I have been noticing a trend in the Windows Mixed Reality development community regarding the use of the HoloToolkit: It seems you either use the HoloToolkit, and swear by having it in your projects, or you don’t, either because you are not aware of it, or don’t understand how it’s designed to help. (This is a generalization, but based on a lot of conversations with developers, it seems to hold fairly true.)
What is the HoloToolkit?
The HoloToolkit is an open source project that is controlled and maintained by Microsoft and hosted on GitHub. The original commit to the project was made on January 28, 2016, which was actually a few months before the HoloLens was released to general developers via the Wave process. The project was initially used in support of the Microsoft Academy Tutorials for HoloLens, however as is the nature of open source projects, the HoloToolkit rapidly started to evolve, faster than the Academy Tutorials could be updated. This has caused some confusion for new developers who follow the tutorials, and then run into difficulty when they go attempt to recreate the tutorials in their own projects using the HoloToolkit and find it to be very different.
At the time of writing this post, there have been 1,454 commits to the project. The project has been broken out into sections based on functionality. Some of the sections include Input, Spatial Mapping, Spatial Understanding, Sharing, Utilities, etc.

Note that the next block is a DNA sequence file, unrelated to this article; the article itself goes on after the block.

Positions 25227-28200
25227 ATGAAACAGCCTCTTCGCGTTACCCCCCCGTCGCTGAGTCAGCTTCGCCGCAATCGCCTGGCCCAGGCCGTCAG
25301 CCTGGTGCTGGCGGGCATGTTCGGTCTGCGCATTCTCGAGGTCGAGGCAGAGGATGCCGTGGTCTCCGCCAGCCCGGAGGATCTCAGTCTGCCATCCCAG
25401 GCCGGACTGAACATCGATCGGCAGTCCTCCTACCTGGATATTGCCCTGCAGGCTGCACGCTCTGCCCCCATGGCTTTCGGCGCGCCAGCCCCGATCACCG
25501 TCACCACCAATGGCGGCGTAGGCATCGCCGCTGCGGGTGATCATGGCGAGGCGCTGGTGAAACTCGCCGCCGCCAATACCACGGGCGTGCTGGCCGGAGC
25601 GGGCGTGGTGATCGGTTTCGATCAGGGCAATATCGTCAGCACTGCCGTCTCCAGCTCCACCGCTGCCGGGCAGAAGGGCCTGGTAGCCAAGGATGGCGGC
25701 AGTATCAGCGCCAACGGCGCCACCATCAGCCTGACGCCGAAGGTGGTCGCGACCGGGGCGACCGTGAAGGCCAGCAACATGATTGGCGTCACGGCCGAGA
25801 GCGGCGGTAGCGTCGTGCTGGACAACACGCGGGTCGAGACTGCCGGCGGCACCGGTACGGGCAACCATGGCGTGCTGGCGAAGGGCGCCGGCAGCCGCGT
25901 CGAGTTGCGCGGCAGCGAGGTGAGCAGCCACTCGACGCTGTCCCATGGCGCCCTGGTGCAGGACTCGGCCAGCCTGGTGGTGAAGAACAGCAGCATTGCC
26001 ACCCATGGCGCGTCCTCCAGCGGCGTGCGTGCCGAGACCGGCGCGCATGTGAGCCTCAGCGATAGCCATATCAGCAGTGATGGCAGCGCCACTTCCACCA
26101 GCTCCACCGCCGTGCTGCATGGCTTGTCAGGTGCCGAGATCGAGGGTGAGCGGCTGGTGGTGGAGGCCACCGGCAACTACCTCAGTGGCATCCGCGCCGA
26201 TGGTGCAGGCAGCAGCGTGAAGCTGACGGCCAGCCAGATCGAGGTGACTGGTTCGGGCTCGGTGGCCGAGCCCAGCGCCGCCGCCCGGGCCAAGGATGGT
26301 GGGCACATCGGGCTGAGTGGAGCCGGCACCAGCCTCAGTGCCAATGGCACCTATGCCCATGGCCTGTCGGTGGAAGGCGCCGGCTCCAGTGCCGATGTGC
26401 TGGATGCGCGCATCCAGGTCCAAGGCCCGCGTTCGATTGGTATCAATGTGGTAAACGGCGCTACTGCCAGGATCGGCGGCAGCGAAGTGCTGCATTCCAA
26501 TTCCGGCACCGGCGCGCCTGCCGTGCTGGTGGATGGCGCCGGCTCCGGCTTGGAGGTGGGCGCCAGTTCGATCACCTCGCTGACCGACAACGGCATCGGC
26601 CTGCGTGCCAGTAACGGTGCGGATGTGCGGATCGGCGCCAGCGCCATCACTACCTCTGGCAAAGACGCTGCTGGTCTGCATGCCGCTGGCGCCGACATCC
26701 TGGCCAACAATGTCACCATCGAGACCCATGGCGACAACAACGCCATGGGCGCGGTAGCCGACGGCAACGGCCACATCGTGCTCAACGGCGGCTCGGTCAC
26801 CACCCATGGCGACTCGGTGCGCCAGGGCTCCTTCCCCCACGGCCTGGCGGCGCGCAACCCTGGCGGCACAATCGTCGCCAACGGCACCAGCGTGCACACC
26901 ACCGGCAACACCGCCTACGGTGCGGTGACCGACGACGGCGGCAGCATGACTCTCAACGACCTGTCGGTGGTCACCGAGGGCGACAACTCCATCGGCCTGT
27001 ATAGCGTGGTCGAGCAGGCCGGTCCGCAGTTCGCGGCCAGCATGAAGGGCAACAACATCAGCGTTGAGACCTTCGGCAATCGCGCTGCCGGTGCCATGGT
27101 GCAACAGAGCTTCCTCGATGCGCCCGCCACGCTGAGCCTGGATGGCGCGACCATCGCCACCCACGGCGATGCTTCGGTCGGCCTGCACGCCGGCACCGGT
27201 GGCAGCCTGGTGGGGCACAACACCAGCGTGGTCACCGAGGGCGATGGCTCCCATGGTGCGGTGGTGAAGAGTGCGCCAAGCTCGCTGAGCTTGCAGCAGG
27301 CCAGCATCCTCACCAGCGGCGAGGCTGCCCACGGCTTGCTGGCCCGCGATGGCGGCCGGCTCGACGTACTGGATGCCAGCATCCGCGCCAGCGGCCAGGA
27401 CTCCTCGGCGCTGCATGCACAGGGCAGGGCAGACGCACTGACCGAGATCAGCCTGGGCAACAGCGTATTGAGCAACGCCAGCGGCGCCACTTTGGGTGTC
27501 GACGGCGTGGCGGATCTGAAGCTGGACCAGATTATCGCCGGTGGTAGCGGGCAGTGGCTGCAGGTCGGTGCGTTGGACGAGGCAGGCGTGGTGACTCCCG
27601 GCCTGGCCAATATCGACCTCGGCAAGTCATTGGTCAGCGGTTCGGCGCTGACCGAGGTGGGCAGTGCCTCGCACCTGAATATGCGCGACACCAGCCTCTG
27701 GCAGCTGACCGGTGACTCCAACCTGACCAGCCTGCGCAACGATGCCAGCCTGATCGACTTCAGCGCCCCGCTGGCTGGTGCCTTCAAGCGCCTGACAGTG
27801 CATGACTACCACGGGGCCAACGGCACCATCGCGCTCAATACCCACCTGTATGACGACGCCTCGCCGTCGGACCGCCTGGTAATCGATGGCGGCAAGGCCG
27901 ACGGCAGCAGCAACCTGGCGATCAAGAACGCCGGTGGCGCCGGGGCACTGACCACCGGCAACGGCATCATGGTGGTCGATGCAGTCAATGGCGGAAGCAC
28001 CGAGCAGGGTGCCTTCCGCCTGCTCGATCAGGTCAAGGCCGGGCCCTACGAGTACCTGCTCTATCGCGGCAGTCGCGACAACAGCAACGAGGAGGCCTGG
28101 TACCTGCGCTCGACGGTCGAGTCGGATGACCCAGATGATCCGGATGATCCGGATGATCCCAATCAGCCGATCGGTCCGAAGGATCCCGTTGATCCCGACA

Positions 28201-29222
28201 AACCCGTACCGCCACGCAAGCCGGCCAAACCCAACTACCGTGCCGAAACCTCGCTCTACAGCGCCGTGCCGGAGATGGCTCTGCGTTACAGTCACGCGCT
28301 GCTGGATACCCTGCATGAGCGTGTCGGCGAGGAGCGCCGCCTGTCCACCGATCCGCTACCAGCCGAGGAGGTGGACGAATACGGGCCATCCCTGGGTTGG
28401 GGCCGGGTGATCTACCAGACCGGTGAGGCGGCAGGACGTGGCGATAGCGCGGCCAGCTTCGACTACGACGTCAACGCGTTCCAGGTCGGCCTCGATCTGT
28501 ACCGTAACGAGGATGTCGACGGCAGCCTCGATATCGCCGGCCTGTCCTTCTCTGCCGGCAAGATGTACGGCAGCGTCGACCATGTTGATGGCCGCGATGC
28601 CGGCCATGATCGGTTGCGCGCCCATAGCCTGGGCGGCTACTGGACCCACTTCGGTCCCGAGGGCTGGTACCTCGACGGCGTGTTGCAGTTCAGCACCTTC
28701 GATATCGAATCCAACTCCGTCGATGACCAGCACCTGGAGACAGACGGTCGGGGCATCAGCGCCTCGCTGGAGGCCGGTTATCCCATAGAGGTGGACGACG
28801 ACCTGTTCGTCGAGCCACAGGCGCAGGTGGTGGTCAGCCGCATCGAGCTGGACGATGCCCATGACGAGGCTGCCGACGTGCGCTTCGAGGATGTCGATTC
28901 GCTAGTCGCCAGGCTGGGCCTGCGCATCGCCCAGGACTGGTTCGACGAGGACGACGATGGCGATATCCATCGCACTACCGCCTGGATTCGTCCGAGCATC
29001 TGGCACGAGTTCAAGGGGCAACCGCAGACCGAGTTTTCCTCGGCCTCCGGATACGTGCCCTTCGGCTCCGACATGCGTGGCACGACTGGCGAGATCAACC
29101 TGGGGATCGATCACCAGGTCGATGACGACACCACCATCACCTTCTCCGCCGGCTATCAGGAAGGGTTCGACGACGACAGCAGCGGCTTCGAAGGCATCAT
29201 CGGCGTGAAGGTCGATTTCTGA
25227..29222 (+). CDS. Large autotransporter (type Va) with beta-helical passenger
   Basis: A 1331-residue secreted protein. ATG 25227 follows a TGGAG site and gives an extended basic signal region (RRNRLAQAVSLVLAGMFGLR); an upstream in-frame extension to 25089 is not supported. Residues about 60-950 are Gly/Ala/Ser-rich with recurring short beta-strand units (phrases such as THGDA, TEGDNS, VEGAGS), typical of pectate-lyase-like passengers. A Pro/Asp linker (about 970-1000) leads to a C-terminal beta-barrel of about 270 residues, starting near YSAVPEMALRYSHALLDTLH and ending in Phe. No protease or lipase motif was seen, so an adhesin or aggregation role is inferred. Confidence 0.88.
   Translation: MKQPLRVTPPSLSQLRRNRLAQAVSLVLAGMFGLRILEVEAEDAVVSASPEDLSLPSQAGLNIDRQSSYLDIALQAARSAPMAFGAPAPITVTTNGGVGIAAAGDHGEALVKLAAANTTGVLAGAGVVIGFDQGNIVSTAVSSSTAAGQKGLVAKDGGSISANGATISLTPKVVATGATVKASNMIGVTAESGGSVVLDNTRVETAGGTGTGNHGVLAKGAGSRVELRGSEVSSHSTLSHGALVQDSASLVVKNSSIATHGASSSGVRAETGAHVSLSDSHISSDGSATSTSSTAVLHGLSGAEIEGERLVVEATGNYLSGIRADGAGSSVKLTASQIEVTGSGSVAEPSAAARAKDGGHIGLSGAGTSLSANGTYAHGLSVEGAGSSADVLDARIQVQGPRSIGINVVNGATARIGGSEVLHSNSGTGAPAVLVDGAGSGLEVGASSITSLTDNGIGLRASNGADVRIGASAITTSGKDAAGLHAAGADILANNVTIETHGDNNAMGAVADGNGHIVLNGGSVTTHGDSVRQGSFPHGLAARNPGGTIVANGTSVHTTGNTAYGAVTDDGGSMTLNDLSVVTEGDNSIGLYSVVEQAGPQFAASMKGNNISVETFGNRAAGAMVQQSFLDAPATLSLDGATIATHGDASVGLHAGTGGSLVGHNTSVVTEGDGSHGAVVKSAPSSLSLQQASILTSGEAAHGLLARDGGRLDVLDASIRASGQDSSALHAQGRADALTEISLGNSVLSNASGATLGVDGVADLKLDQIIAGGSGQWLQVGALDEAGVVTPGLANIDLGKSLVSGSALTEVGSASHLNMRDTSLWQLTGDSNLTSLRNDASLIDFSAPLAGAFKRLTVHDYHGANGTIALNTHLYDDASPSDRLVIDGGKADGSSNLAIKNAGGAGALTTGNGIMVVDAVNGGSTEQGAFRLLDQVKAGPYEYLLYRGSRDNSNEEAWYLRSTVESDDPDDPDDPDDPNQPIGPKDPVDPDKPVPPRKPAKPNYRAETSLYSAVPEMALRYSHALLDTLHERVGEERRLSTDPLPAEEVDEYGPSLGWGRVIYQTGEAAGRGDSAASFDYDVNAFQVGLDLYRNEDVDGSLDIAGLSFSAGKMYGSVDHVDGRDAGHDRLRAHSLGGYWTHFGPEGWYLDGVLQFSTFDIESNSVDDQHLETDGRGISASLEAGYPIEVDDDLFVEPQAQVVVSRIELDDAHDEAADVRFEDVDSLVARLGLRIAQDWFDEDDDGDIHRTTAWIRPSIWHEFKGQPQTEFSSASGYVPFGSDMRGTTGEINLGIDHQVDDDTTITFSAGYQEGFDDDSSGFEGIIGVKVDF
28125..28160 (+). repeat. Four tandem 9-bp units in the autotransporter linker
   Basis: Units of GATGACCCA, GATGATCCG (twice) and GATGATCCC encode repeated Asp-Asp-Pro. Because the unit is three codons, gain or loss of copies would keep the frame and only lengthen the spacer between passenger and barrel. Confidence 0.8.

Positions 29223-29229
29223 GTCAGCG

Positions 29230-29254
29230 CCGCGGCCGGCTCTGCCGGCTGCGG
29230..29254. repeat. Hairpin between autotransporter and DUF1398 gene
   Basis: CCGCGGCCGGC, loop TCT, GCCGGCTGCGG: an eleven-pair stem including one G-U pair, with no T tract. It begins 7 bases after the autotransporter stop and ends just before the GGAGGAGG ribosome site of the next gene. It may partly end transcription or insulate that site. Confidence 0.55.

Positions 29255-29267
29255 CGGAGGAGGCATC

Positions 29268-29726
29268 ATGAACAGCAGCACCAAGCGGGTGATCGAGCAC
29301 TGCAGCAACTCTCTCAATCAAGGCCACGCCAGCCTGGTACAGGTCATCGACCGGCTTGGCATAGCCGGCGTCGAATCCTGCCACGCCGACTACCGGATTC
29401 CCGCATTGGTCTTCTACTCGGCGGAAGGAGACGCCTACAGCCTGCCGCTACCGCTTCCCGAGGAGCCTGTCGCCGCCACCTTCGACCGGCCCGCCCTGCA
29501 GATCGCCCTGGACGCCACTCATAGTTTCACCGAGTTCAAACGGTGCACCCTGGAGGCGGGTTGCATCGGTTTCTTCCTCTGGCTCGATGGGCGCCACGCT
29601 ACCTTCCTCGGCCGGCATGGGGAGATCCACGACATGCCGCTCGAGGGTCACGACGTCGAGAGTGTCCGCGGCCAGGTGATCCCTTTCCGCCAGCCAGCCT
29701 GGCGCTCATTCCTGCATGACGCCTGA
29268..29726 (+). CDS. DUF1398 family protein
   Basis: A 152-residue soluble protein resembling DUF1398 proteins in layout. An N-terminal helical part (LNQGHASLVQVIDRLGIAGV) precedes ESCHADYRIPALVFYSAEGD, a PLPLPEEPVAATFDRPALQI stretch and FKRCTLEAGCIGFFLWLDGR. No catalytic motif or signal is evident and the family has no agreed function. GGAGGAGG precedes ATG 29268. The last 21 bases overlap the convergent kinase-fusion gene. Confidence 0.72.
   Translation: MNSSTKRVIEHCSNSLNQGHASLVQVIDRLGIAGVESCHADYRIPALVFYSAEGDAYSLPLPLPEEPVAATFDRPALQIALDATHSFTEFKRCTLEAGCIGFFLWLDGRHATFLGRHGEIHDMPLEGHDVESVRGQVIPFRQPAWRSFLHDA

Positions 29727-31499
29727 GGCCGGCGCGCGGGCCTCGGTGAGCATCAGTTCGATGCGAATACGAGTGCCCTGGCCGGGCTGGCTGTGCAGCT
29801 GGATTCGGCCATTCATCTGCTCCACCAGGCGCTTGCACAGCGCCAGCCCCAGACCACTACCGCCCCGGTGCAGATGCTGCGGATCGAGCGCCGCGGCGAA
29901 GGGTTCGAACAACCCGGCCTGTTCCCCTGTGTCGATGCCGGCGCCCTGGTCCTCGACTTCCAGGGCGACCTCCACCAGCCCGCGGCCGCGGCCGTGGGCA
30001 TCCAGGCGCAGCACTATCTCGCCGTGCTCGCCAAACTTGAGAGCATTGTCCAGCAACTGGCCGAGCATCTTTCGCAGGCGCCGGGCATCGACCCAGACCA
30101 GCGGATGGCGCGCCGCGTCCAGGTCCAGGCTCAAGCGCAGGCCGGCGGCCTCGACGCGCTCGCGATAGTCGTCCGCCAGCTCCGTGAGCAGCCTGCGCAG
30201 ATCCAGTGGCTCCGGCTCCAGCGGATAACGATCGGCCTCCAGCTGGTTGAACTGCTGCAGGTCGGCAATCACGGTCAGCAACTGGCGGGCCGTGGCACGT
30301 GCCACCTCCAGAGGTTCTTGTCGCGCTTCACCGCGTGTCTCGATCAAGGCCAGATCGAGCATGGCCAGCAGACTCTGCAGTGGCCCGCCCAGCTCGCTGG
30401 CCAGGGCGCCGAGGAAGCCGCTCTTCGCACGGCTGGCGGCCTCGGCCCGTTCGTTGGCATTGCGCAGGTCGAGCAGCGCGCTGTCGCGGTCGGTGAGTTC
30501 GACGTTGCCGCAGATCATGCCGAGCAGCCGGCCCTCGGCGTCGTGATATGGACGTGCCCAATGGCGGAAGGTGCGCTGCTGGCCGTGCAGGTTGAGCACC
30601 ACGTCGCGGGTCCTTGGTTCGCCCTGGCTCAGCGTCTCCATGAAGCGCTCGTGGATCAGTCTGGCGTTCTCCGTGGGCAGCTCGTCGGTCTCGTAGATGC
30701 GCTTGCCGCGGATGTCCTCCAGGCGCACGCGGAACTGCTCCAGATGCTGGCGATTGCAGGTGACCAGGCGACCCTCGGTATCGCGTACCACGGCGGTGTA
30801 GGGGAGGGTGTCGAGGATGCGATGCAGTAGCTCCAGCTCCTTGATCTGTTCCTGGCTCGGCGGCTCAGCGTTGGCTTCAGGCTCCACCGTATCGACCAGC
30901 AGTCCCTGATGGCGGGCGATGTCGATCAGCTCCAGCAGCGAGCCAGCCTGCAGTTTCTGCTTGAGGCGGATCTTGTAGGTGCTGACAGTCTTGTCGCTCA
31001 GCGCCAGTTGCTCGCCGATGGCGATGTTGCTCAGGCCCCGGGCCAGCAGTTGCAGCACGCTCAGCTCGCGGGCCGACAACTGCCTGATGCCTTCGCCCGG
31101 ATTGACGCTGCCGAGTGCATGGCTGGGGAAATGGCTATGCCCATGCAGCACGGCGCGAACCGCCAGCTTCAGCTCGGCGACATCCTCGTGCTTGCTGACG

Why you should use the HoloToolkit
The HoloToolkit allows you to rapidly implement sections of your project in a consistent and standard way. Some of the things the HoloToolkit can do to save you time and effort include the following:
Setting all project settings needed for Mixed Reality Development.
Setting all scene settings needed for Mixed Reality Development.
Allowing one click build and deploy directly from Unity.
Provides standard interfaces to implement input.
Provides prefabs for spatial mapping and understanding to allow those to be used quickly and easily.
Provides optimized shaders and materials for use with HoloLens
There are lots of other reasons for using the HoloToolkit, these are just among the most useful to me.
I am a very big believer and proponent of the HoloToolkit. In my opinion if you are not using it for your development on the Windows Mixed Reality Platform, you are doing yourself a massive disservice, and making it much more likely that you will introduce a bug into your application while solving a problem or implementing a solution that has already been solved.